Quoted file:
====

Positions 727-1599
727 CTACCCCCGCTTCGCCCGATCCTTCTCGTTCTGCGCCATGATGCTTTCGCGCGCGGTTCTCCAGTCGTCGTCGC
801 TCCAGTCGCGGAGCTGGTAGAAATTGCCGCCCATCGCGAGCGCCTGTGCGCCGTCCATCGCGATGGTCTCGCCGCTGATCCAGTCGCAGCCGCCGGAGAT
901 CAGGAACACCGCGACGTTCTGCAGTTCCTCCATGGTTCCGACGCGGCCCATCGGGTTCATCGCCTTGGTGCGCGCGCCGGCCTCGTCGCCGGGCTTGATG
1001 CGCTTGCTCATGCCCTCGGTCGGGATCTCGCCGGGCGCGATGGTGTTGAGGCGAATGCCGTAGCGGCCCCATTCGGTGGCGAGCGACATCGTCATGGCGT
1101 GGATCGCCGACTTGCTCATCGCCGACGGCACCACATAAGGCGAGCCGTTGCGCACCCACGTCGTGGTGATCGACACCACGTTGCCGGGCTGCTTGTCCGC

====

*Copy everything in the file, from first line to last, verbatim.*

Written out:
Positions 727-1599
727 CTACCCCCGCTTCGCCCGATCCTTCTCGTTCTGCGCCATGATGCTTTCGCGCGCGGTTCTCCAGTCGTCGTCGC
801 TCCAGTCGCGGAGCTGGTAGAAATTGCCGCCCATCGCGAGCGCCTGTGCGCCGTCCATCGCGATGGTCTCGCCGCTGATCCAGTCGCAGCCGCCGGAGAT
901 CAGGAACACCGCGACGTTCTGCAGTTCCTCCATGGTTCCGACGCGGCCCATCGGGTTCATCGCCTTGGTGCGCGCGCCGGCCTCGTCGCCGGGCTTGATG
1001 CGCTTGCTCATGCCCTCGGTCGGGATCTCGCCGGGCGCGATGGTGTTGAGGCGAATGCCGTAGCGGCCCCATTCGGTGGCGAGCGACATCGTCATGGCGT
1101 GGATCGCCGACTTGCTCATCGCCGACGGCACCACATAAGGCGAGCCGTTGCGCACCCACGTCGTGGTGATCGACACCACGTTGCCGGGCTGCTTGTCCGC